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Brandon: Don’t expect much change from elections

Hallelujah! When this sees print, the elections will be over, and we will mercifully be spared any more of the inane, vapid, condescending, downright idiotic political TV commercials that have been bombarding us for months (until they crank up again in ’08).

Whoever’s elected (and as I write this, the voting’s still a couple of days away), one has to wonder at the mentality of candidates and national party officials whose messages to the voting public consist of a barrage of 30-second TV attack ads that do nothing to enlighten the electorate about issues and candidate qualifications, and whirlwind appearances with candidates parroting the same carefully scripted speeches that say nothing substantive.

Do they really think voters are such mindless twits they can’t see through such drivel?

In neighboring Tennessee, to cite one of the much-publicized examples, one candidate was reported to have spent $15 million-plus of his own and contributors’ money to slime his opponent, who didn’t spend as much but nonetheless managed to pepper the airwaves with his own mud-slinging. Alas, one of them will be elected.

One has to wonder, too, at the colossal egotism that would lead someone to spend $15 million-plus seeking an office that pays $165,000 (even that pales beside the reported $60 million that New Jersey’s Jon Corzine spent in 2000 to win a Senate seat).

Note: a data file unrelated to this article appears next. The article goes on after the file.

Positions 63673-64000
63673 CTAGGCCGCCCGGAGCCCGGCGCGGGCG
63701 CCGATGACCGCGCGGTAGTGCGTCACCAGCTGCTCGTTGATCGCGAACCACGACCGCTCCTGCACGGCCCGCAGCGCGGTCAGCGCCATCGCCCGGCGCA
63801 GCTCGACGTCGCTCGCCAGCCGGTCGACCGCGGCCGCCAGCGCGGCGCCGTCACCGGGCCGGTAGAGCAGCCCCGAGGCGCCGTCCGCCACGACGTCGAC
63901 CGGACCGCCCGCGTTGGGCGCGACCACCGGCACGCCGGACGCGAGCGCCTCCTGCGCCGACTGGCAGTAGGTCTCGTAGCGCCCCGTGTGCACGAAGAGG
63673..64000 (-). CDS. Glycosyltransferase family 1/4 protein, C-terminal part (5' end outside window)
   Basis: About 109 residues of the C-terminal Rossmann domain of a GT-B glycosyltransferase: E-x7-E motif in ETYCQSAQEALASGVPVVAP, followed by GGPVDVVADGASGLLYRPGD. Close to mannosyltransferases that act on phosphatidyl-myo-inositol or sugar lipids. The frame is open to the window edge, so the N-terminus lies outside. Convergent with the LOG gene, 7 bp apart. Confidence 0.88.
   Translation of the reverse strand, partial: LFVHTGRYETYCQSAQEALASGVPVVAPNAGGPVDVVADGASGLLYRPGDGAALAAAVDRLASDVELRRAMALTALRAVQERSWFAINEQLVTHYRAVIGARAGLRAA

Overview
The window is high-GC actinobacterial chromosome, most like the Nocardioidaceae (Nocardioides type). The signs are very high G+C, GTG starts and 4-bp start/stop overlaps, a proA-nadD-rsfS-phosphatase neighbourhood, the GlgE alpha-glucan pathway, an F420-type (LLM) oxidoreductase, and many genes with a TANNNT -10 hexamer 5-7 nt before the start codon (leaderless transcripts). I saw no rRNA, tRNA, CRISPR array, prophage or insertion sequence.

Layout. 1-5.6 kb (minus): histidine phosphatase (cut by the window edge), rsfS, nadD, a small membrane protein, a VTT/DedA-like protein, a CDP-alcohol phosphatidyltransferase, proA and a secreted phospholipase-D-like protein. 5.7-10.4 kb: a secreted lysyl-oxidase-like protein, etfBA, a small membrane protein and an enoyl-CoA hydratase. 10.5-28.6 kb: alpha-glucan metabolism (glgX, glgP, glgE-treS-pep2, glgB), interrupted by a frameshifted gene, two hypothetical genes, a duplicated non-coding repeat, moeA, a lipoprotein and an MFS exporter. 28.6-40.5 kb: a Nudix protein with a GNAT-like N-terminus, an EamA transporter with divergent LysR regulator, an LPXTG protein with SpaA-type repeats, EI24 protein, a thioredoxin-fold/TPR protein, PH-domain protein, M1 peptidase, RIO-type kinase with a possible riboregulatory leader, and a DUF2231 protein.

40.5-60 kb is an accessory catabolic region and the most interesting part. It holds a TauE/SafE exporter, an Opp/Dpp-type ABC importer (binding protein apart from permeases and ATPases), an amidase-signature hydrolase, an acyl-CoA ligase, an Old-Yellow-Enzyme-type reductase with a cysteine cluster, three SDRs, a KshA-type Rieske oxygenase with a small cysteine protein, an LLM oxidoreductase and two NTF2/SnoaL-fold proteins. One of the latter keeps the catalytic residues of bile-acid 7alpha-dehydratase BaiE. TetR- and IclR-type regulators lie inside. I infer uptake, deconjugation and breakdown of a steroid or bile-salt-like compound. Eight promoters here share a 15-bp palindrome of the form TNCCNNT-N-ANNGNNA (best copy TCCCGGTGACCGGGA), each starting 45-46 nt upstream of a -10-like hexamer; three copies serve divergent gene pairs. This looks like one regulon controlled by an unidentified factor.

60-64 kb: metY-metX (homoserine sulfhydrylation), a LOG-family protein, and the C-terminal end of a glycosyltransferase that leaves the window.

How much honor can there be in being able to prefix one’s name with “Senator” or “Representative,” when the majority of the public sees Congress as a do-nothing body and ranks members little more favorably than used car salesmen? (A Fox News/Opinion Dynamics poll earlier this year reported 63 percent of respondents considered most senators and representatives petty politicians fighting for their own personal gain and only 17 percent as statesmen actually doing service for their country.)

How much statesmanship and service to country can members of either body provide when their primary order of business after getting elected is to immediately start raising more money to perpetuate themselves in office?

Sadly, the last six years have done little to demonstrate that a party monopoly in the White House and Congress represented any improvement in the country’s fortunes.

The party that decried big government and posited itself as the model for fiscal conservatism has, on its watch, given us a hideously bloated government that has piled up massive debt that will be a millstone around the neck of future generations, while dismantling and decimating education, housing, health care, retirement, and other programs that have helped to foster a strong middle class, pouring hundreds of billions of dollars and thousands of lives into the rathole that is Iraq, and exporting hundreds of thousands of U.S. jobs to sweatshop nations in the name of trade globalization.

And a president and a party that have been staunchly supported from day 1 by U.S. agriculture have done little to return the favor. Uhh, agriculture who?

So, whoever won which post or which house of Congress in Tuesday’s elections, don’t expect much in the way of meaningful change. Just more politics as usual…


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